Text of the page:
Monarch Butterfly Update: May 24, 2012
Please Report
Your Sightings!
Report Your Sightings
Canadians welcomed the monarchs' return this week as large numbers of butterflies reached the final nation of their tri-national migration. People continued to report monarchs that are early and in unprecedented numbers. All signs say 2012 is a productive breeding season!

This Week's Update Includes:

Image of the Week
Word Cloud
Word Cloud

News: Clouds of Migrating Butterflies!
News from the North
The migration made a huge push into Sasketchewan, Manitoba and northern Minnesota this week.

Minnesota's bear man, Dr. Lynn Rogers, noted "clouds of migrating monarch butterflies—more than any of us have ever seen."

From Manitoba: "Monarch sightings are a rare event around here. I didn't see any last year and only a few in the 12 years that I've been here. Today while I was walking with my dogs I saw at least 20 in the hour that I was out."

Other observers in northern Minnesota were similarly astonished by the numbers: "Likely 50 plus monarchs during the day," said one and "we saw dozens, maybe hundreds," said another.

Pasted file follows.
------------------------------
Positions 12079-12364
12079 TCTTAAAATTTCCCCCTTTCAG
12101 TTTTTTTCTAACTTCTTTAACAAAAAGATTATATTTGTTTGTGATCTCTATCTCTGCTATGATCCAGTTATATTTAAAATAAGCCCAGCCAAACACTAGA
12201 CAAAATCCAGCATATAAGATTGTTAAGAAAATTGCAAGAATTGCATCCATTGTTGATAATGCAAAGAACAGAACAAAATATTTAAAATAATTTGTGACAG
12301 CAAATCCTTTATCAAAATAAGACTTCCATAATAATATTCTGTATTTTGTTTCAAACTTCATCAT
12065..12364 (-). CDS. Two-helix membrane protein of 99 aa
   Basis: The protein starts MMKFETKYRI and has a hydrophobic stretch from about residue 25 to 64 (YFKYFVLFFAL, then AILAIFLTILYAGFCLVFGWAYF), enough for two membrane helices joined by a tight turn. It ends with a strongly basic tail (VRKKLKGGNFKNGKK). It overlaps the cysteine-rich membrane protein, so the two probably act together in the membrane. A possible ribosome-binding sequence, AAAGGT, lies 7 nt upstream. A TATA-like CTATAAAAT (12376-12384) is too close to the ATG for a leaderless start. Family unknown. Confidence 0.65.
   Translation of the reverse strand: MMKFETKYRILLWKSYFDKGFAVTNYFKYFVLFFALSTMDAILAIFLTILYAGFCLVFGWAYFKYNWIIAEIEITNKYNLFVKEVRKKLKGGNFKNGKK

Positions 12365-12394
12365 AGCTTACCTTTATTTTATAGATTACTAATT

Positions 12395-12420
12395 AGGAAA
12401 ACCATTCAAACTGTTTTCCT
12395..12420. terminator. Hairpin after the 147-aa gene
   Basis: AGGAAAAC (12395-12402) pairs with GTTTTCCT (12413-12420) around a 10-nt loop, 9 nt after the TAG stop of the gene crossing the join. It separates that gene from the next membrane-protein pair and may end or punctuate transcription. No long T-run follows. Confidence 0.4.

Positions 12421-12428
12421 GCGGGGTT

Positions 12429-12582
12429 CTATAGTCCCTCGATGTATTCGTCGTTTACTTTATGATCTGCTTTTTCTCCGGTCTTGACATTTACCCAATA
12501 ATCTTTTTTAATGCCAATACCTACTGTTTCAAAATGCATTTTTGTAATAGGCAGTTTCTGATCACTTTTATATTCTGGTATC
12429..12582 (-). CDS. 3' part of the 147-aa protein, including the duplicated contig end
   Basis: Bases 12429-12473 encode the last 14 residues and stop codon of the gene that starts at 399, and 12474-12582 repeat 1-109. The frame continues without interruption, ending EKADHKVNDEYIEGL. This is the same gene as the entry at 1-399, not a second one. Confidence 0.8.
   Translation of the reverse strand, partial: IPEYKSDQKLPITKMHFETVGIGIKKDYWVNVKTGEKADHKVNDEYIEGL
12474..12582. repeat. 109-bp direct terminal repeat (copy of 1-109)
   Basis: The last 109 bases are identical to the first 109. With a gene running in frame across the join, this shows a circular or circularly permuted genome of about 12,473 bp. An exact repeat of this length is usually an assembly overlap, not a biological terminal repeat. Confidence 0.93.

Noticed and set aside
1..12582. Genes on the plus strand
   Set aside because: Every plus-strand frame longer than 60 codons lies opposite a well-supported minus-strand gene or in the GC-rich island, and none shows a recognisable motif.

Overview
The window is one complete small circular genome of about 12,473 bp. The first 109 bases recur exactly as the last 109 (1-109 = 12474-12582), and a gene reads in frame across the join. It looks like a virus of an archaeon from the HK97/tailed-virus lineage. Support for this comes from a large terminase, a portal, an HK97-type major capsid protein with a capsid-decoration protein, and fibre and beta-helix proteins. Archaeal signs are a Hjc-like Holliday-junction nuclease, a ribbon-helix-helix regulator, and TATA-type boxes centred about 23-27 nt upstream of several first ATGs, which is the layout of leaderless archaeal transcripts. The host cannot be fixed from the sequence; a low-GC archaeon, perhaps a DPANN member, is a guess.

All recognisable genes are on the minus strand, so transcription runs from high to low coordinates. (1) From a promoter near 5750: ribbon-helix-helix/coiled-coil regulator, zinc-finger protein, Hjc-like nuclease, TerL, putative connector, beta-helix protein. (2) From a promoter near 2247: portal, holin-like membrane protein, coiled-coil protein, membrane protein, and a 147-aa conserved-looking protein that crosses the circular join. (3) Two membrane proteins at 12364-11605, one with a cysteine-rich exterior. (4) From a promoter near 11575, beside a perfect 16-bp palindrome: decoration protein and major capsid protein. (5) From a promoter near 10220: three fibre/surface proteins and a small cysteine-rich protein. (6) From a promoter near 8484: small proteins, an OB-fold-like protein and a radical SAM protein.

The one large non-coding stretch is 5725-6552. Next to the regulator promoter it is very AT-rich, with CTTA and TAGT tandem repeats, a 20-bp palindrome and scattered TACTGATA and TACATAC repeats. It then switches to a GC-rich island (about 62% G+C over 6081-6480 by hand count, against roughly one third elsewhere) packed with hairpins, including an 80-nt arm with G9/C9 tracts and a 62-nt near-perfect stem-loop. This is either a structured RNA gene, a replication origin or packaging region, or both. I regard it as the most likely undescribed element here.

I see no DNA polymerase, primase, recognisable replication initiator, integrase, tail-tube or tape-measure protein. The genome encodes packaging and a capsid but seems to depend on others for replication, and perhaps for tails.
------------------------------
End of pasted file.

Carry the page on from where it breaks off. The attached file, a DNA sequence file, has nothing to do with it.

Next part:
Whoosh! There's That Weather Pattern Again
These weather maps illustrate the classic weather pattern monarchs use to jump northward. These conditions create an "insect pump" that carries the monarchs from their source region into new breeding territory.

Population Building in the East
The monarchs entered Quebec and New Brunswick this week for a total of five Canadian provinces. Here are their abbreviations: ON, MB, SK, NB, PQ. Can you name them?

As in the Midwest, New England observers are noting early arrivals and large numbers:

"Went today and found over 100 eggs," wrote a Connecticut observer.

"Last year was my earliest sighting in early June, this year is my new record," a Massachusetts observer wrote on May 19th.

Look at the animated map to see how far advanced this spring is compared to last spring.

Image: Mary Malmburg
Butterfly Crossing

Monarch Butterfly Caterpillar
Wind Map
Monarch Butterfly Migration Map
Compare springs
The Migration: Maps and Journal Page
Let's find out when and where monarchs and milkweed appear this spring.
Monarch Butterfly Winter Sightings Map of milkweed emergence: Spring 2011 Worksheet: Journal Page
First Monarch
(map | animation | sightings)
First Milkweed
(map | animation | sightings)
The next monarch migration update will be posted on May 31, 2012.